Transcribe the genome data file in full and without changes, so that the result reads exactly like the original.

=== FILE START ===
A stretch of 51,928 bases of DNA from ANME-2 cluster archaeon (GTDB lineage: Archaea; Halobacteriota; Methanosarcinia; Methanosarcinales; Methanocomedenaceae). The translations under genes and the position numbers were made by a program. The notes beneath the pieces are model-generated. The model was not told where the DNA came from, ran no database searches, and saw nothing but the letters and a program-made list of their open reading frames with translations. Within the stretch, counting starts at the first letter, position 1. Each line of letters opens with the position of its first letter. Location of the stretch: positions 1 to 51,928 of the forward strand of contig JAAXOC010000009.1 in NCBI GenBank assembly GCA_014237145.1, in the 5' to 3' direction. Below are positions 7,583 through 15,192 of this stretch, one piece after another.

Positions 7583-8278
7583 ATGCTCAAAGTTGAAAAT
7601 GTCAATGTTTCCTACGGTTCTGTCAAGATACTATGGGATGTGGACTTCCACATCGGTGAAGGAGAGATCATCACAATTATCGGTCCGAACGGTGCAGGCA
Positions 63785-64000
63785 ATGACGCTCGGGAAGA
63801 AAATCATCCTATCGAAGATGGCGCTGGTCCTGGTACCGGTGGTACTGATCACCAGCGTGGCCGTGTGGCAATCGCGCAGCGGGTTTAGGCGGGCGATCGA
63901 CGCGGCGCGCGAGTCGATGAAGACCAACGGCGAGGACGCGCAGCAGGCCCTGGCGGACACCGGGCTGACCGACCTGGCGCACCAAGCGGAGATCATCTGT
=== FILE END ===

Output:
A stretch of 51,928 bases of DNA from ANME-2 cluster archaeon (GTDB lineage: Archaea; Halobacteriota; Methanosarcinia; Methanosarcinales; Methanocomedenaceae). The translations under genes and the position numbers were made by a program. The notes beneath the pieces are model-generated. The model was not told where the DNA came from, ran no database searches, and saw nothing but the letters and a program-made list of their open reading frames with translations. Within the stretch, counting starts at the first letter, position 1. Each line of letters opens with the position of its first letter. Location of the stretch: positions 1 to 51,928 of the forward strand of contig JAAXOC010000009.1 in NCBI GenBank assembly GCA_014237145.1, in the 5' to 3' direction. Below are positions 7,583 through 15,192 of this stretch, one piece after another.

Positions 7583-8278
7583 ATGCTCAAAGTTGAAAAT
7601 GTCAATGTTTCCTACGGTTCTGTCAAGATACTATGGGATGTGGACTTCCACATCGGTGAAGGAGAGATCATCACAATTATCGGTCCGAACGGTGCAGGCA
Positions 63785-64000
63785 ATGACGCTCGGGAAGA
63801 AAATCATCCTATCGAAGATGGCGCTGGTCCTGGTACCGGTGGTACTGATCACCAGCGTGGCCGTGTGGCAATCGCGCAGCGGGTTTAGGCGGGCGATCGA
63901 CGCGGCGCGCGAGTCGATGAAGACCAACGGCGAGGACGCGCAGCAGGCCCTGGCGGACACCGGGCTGACCGACCTGGCGCACCAAGCGGAGATCATCTGT